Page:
Progressive Alert: MacIver Institute’s Phony ‘Reporting’

Over the past months, a staffer from the conservative MacIver Institute has been attending press conferences in Madison and Milwaukee, armed with a camera to take footage and attempt to get interviews with legislators and other elected public officials.

Be warned: The MacIver Institute is a not a news service. It is not a member of the traditional media. It is a right wing educational ‘€œcharitable’€ organization and it is gathering footage to advance its conservative, anti-worker agenda.

Talking to the MacIver Institute is abetting the conservative movement in its efforts to ensure progressive values and issues are not a part of the public policy debate. MacIver has spent considerable time criticizing the 2009-11 state budget, the Recovery Act, reforming the health insurance industry and stopping global climate change.

MacIver is financed and run by leading conservatives, many with long ties to the Republican Party. Speaking on camera with the MacIver Institute helps the conservative movement by giving legitimacy to its faux ‘€œreporting,’€ as its ‘€œinterviews’€ are regularly posted on the MacIver website.

The MacIver Institute is a conservative, pro-corporate organization founded in 2009 to advance conservative ideas and values. Its top staff is long-time Republican campaign strategists and its board of directors includes leading Republicans, most notably Mark Block, the head of Americans for Prosperity-WI, Fred Lubar, deep-pocketed Republican donor and Jim Troupis, lawyer to leading Republicans such as Assembly Speaker Scott Jensen and ethically-challenged Supreme Court Justices Mike Gableman and Annette Ziegler.
Staff: MacIver’€™s top staffers include both the former Chief of Staff to Scott Jensen and former GOP state senate caucus head and campaign strategist for top Republicans including Attorney General JB Van Hollen.
Jensen Ties: Initially, MacIver attempted to distance itself from Jensen, stating through a spokesperson that the former Assembly Speaker has no ‘€œformal role’€ with the organization. An investigation by Eye On Wisconsin’s Cory Liebmann revealed that the properties of several initial communications from MacIver included the electronic imprint of Scott Jensen. Milwaukee Magazine also talked with Jensen about his involvement and after a preliminary denial, the reporter wrote ‘€œLater, Jensen amended that he is a consultant and his ‘€˜main client’€™ is Alliance for School Choices.’€ [Milwaukee, 3/10/09]
MacIver has begun dispatching a new staffer, former Rock County television reporter Bill Osmulski, to events to film events and create conservative propaganda pieces as ‘€œnews reports.’€ These ‘€œreports’€ are put onto the MacIver website and available for public consumption.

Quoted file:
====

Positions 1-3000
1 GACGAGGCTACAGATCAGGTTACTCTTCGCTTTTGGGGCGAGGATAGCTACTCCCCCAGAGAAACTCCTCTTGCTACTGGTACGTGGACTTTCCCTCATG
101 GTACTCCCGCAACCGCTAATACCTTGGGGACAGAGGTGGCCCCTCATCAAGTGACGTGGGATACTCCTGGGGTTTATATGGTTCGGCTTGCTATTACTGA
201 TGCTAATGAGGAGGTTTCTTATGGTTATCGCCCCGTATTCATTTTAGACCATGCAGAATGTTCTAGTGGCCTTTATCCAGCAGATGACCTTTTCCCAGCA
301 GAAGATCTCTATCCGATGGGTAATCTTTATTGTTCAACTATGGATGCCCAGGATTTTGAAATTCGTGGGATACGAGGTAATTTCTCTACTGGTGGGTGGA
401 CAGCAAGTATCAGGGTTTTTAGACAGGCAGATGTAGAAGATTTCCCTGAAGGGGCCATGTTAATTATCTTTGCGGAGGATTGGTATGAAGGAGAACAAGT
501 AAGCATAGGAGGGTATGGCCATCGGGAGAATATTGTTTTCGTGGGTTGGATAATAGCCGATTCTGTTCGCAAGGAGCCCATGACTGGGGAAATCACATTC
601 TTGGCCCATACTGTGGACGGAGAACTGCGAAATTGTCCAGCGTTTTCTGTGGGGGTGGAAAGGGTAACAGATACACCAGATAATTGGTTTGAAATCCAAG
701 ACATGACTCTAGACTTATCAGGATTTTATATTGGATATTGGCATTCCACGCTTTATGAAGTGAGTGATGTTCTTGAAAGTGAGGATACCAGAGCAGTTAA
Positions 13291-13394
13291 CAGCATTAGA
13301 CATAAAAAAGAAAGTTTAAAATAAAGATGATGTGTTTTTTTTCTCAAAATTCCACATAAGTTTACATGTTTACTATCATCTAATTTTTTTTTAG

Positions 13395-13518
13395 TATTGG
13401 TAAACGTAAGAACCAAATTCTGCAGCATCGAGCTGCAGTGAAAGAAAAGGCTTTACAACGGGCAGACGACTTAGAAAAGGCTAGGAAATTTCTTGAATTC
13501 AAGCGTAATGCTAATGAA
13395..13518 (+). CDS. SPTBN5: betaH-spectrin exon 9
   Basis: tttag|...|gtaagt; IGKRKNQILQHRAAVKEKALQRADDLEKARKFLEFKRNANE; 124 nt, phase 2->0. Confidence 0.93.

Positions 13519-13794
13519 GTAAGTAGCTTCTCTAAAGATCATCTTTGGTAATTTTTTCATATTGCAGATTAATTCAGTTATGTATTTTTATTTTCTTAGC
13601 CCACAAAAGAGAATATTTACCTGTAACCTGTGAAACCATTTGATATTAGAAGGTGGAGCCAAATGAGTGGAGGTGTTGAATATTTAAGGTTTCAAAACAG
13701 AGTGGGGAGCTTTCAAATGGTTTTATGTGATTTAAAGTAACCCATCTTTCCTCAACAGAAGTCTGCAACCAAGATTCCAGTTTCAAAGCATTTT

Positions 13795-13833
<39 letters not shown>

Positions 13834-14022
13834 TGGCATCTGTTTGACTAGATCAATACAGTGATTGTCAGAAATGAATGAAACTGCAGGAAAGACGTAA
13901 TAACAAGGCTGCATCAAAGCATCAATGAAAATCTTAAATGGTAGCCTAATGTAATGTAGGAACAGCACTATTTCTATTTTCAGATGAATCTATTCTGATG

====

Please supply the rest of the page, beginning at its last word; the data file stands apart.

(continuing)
MacIver hews to the standard conservative lines and its talking points are echoed in the arguments of the state’€™s leading Republican elected officials.  It has referred to the 2009-11 state budget as ‘€œ$12.8 billion of bad’€ and ‘€œdriven by politics and devoid of principle,’€ has called health insurance reforms at the federal level ‘€œbudget busting’€ and has criticized cap and trade. Its top target though, has been the federal Recovery Act and the use of those funds by the state legislature. In repeated postings on its website, MacIver attempts to make the case the legislature and the federal government failed in efforts to solve the economic crisis created by the failed policies of the Bush administration and that the legislature and federal government have failed to create much-needed jobs. [MacIver Institute Website]

Immediately after it hired its phony news ‘€œreporter,’€ MacIver was plunged into controversy when it was confirmed the MacIver staffer had gotten an interview with two elected officials by allowing the two elected officials ‘€œto  think he was just interviewing the two politicians for a local television station, all three men confirmed…’€ [Wisconsin State Journal, 9/5/09]

One Wisconsin Now supports healthy and vibrant public policy discussions and this rightfully requires public officials to regularly talk with the media. This does not apply to the MacIver Institute, an ideologically-driven organization, created to advance a policy agenda, in this case an ultra-conservative one.

The good news is MacIver can only film and put on its website what an individual says on camera. Any progressive who suddenly finds a MacIver camera thrust in his or her face should consider responding with a smiling response of ‘€œI am not interested in speaking with Scott Jensen’€™s right wing think tank.’€ As MacIver has been less-than-forthright about Jensen’€™s potential involvement in its operation, it would be interesting to see if they would post this video on their website.

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